In 1978, despite his illness, Šāygān visited Ayatollah Khomeini in Paris, believing at that time that Khomeini also desired democracy for Iran, but severe illness soon forced him to return to New York.  Once the shah was forced to leave Iran in 1979, Šāygān, after two decades of exile, returned to Iran on the first commercial airline to enter the country after the revolution.  Upon his arrival, it was rumored that he was seeking the presidency of post-revolutionary Iran in spite of his repeated denials.  He also had a brief meeting with Ayatollah Khomeini. He, however, continued speaking out about the need for democracy, tolerance, and freedom of thought and expression.  Criticizing the Islamization of the Iranian government, Šāygān emphasized that Iran must not be taken back to the early days of Islam.  This angered many clerics who accused him of being a secularist (Šāygān, II, pp. 184-87, 193-94).

The severity of his illness and his desire to seek treatment forced him to go back to the United States in 1980.  He died there on 10 May 1981 (Šāygān, II, pp. 211, 220).  As he had wished, his body was returned to Iran, where he is buried in Tehran’s Behešt-e Zahrāʾ cemetery.  Written on his grave are two simple words: Yār-e Moṣaddeq (Mossadegh’s Companion).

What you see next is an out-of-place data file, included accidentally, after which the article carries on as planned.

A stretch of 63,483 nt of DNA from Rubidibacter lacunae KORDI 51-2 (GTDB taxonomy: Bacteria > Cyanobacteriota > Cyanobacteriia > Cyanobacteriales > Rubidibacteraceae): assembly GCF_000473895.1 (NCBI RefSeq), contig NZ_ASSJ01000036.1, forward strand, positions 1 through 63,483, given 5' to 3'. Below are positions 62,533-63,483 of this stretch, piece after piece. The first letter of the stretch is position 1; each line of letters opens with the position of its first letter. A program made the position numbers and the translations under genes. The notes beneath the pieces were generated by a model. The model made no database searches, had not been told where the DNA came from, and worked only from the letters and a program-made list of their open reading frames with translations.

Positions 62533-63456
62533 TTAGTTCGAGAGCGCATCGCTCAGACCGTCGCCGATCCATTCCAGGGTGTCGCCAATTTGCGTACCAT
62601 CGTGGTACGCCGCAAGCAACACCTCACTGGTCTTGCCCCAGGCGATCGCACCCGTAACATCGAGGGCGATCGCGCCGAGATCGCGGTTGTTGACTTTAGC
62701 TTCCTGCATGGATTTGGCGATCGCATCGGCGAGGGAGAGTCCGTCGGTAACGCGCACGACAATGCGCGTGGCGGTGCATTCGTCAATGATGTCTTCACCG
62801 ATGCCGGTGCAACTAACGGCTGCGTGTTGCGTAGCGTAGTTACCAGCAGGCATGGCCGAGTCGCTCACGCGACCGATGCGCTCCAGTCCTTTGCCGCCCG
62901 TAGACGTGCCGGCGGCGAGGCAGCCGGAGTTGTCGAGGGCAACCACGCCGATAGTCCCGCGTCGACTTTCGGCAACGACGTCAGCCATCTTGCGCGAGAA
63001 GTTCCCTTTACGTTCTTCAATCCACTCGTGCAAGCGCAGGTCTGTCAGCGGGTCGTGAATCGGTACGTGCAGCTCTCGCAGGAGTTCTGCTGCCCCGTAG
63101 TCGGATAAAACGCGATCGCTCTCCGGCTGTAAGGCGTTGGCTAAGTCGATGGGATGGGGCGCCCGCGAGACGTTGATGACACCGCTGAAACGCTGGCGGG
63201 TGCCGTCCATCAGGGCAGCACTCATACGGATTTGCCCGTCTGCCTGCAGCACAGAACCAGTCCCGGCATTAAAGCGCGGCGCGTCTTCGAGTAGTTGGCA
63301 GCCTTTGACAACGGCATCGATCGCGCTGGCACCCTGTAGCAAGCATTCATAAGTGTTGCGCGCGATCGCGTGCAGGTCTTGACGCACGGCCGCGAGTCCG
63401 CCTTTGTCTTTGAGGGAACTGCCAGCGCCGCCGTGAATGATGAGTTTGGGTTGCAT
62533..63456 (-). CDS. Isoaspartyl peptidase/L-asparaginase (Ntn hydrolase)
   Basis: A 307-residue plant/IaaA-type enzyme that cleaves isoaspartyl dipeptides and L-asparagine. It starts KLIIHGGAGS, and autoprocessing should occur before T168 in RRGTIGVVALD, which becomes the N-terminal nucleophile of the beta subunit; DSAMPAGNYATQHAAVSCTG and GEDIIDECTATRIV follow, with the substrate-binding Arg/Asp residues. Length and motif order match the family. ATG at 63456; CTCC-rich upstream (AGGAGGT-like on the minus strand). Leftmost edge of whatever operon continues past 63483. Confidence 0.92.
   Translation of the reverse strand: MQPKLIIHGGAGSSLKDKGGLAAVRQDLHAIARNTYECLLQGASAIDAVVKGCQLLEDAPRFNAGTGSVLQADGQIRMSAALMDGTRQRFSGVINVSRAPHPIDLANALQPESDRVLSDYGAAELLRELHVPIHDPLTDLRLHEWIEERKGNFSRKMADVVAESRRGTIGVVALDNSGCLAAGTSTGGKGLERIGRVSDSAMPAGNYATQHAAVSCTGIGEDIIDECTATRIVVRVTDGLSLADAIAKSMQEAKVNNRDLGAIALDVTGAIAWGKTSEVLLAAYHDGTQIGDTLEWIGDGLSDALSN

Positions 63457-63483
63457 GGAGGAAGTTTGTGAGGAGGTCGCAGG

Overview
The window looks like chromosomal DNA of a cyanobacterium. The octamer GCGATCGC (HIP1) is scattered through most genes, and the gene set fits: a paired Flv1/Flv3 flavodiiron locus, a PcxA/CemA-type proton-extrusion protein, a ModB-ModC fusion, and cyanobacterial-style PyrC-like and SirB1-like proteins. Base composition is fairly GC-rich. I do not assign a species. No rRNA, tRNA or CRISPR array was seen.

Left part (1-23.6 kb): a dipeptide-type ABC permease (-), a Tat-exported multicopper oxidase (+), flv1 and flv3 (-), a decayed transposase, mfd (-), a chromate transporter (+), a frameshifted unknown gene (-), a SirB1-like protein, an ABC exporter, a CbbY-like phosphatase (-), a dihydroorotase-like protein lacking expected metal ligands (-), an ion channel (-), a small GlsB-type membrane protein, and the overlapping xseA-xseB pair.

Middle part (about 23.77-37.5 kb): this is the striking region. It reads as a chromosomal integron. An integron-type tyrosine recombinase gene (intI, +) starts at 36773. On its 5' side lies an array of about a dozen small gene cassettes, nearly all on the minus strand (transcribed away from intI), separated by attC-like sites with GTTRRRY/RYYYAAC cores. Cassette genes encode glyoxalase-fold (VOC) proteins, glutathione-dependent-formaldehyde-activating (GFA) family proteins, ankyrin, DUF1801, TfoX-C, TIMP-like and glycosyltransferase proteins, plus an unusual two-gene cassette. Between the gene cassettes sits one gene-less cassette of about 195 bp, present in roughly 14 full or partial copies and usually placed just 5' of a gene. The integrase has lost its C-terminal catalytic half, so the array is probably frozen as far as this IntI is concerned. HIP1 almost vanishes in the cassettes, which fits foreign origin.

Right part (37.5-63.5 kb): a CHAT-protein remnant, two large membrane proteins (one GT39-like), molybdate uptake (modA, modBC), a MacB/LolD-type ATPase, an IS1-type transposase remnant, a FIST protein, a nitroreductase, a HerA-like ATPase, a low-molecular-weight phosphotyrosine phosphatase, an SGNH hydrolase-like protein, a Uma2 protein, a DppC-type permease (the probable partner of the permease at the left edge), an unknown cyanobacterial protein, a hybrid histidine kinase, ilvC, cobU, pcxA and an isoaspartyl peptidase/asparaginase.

Ervand Abrahimian, Iran Between Two Revolutions, Princeton, 1982. 

Richard W. Cottam, Nationalism in Iran, Pittsburg, 1978. 

Farhad Diba, Mohammad Mossadeq: A Political Biography, London, 1982. 

N. Jāmi, Goḏašta čerāḡ-e rāh-e āyanda ast: Tāriḵ-e Irān dar fāṣela-ye do kudetā, 1299-1332, Tehran, 1998. 

Hušang Kešāvarz Ṣadr and Ḥamid Akbari, eds., Tajraba-ye Moṣaddeq dar čašmandāz-e āyanda-ye Irān, Majmuʿa-ye maqālāt-e konfarans-e tajraba-ye dawlat-e Moṣaddeq dar čašmandāz-e āyanda-ye Irān, Bethesda, MD, 2005. 

Stephen Kinzer, All the Shah’s Men: An American Coup and the Roots of Middle East Terror, Hoboken, New Jersey, 2003. 

Moḥammad Moṣaddeq, Ḵāṭerāt wa taʾallomāt-e Doktor Moḥammad Moṣaddeq, tr. Homa Katouzian and S. H. Amin, as Musaddiq’s Memoires, London, 1988. 

Ḡolām-Reżā Najātī, Jonbeš-­e melli šodan-e ṣaṇʿat-e naft-e Irān wa kudetā-ye 28-­e Mordād-e 1332, Tehran, 1987. 

Aḥmad Šāygān, ed., Sayyed ʿAli Šāygān: Zendagi-nāma-ye siāsi, neveštahā wa soḵan-rānihā, 2 vols., Tehran, 2006. 

Sepehr Zabih, The Mossadegh Era: Roots of the Iranian Revolution, Chicago, 1982.

(Hamid Hosseini)

Originally Published: May 18, 2017

Last Updated: May 18, 2017

Cite this entry:

Hamid Hosseini, “ŠĀYGĀN, ʿALI,” Encyclopædia Iranica, online edition, 2017, available at http://www.iranicaonline.org/articles/shayegan-ali (accessed on 18 May 2017).